If Mallory and Irvine climbed this crucial section, as the 1995 team came to believe, his grandson thinks that one or both of the climbers must have summited. Only 1,000 feet remain after the Second Step, a distance the 1995 team covered in only 90 minutes, and with the expectations and hopes surrounding the expedition, it seems unlikely that the two wouldn't have carried on. Geoffrey Winthrop Young, friend and mentor to the elder Mallory, convincingly summed it up, "...after nearly twenty years knowledge of Mallory, as a mountaineer, I can say... that difficult as it would have been for any mountaineer to turn back with the only difficulty past, to Mallory, it would have seemed an impossibility. My own opinion (is) that an accident occurred on the way down (as most do) and that if that is so, the peak was first climbed because Mallory was Mallory."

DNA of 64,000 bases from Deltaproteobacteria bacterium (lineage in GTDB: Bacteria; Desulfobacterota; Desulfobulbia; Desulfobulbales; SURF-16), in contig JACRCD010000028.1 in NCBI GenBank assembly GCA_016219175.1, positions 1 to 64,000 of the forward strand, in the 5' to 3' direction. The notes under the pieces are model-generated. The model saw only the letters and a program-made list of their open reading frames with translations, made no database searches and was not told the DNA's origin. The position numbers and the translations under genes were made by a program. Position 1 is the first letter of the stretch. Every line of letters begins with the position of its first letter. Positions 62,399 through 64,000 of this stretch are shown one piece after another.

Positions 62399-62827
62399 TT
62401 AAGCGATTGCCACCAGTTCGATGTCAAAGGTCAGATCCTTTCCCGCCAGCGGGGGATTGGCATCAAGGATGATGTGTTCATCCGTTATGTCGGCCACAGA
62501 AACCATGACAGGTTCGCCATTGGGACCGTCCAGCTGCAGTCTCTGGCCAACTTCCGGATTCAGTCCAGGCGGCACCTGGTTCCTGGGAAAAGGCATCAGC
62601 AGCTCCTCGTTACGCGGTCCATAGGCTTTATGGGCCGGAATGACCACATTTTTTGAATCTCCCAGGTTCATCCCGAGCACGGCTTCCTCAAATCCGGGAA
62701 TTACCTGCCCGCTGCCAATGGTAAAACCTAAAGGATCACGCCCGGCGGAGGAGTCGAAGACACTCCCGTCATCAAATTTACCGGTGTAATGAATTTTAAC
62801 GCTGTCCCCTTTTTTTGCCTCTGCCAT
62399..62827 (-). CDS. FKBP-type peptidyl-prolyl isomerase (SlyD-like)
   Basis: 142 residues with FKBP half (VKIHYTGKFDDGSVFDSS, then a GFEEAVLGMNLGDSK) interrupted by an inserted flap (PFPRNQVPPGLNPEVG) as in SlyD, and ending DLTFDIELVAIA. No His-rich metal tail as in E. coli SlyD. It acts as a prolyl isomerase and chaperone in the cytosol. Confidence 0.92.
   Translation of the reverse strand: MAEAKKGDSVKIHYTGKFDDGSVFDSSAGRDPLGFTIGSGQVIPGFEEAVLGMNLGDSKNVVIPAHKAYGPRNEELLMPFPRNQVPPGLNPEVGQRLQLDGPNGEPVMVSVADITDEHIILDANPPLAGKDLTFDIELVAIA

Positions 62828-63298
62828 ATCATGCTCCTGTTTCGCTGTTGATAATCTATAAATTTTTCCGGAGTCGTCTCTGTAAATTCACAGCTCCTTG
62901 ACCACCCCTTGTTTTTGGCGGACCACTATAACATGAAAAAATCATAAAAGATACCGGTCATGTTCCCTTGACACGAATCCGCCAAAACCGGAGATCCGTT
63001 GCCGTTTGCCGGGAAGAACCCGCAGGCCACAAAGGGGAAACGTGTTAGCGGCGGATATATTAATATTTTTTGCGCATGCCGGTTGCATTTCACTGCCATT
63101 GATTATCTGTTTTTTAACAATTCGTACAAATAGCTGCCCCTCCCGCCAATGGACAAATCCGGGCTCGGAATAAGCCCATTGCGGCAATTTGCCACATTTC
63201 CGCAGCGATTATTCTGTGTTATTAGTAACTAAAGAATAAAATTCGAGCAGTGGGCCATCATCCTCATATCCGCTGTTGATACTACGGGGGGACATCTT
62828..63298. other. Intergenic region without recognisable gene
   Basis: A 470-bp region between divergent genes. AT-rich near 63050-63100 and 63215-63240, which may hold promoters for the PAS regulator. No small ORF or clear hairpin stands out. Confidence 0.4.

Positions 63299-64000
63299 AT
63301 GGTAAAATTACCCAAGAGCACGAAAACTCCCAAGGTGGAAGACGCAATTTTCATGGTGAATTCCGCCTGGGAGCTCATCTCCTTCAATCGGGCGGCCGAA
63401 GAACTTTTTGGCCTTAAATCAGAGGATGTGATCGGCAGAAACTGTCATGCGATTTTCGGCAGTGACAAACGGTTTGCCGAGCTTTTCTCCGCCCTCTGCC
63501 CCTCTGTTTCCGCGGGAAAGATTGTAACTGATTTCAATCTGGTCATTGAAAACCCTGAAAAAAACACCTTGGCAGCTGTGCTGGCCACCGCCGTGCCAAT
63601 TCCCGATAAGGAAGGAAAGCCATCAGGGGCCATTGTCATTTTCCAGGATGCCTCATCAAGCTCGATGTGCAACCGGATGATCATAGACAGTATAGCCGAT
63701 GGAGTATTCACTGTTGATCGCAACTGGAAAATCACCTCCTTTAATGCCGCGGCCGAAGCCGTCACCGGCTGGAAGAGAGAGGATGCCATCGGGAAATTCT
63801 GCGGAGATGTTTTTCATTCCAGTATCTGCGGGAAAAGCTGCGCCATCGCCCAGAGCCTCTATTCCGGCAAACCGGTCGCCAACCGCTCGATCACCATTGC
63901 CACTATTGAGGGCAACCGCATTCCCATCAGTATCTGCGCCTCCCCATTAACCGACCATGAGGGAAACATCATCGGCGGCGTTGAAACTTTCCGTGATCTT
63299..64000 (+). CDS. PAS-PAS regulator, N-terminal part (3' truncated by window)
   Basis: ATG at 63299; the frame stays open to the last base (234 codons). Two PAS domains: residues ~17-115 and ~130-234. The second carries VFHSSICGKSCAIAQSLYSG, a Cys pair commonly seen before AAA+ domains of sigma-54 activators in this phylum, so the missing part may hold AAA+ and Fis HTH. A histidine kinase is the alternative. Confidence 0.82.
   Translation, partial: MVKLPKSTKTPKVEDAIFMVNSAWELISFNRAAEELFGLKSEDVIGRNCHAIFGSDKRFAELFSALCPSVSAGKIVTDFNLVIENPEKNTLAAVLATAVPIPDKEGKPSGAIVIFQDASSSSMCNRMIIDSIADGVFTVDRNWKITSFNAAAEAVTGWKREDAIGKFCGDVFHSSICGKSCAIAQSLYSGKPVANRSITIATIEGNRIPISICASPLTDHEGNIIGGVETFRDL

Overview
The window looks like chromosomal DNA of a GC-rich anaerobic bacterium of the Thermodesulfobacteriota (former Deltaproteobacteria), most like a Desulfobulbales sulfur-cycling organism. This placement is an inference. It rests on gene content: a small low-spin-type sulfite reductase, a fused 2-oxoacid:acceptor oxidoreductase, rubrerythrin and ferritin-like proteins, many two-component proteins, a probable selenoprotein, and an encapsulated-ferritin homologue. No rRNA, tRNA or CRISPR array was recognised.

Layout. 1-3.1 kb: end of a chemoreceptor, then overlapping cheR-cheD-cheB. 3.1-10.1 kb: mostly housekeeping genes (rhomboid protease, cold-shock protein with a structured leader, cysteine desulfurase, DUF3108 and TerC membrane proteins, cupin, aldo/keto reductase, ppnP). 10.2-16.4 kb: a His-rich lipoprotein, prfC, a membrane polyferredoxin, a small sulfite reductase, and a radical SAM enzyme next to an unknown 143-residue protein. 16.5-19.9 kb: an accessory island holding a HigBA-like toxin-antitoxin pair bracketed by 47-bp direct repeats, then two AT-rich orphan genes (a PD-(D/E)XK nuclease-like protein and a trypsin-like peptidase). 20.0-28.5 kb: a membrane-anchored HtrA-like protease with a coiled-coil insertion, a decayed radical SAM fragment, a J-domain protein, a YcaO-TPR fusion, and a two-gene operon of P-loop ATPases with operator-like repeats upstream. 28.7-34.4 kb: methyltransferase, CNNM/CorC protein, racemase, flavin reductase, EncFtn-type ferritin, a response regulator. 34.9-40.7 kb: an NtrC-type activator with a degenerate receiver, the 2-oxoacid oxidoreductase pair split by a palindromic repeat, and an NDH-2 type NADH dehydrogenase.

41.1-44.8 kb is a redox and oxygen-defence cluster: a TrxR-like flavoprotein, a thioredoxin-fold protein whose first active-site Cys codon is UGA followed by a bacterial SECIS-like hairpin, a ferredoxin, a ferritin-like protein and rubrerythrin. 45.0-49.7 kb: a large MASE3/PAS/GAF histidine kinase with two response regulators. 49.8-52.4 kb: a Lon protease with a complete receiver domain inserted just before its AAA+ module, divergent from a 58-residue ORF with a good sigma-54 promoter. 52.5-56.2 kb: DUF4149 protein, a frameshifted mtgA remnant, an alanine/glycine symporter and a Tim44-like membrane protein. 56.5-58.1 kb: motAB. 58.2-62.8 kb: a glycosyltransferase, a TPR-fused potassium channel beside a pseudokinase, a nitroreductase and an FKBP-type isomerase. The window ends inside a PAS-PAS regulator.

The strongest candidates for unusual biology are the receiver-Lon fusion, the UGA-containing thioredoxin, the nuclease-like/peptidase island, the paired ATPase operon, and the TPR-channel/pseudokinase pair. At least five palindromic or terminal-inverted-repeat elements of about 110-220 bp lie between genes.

In spite of the continuing controversy, Sir Edmund Hillary's reflections are perhaps the best conclusion to the mystery. In a letter he wrote several years ago, he selflessly commented that, although it was unknown if Mallory or Irvine actually stood first on Everest's summit, all climbers on the mountain nonetheless "stood on the shoulders" of those British pioneers. At the very least, when young Mallory finally triumphed on the peak of his grandfather's dreams, thus closing the family circle that was tragically begun nearly 71 years earlier, perhaps he and his grandfather finally stood shoulder-to-shoulder.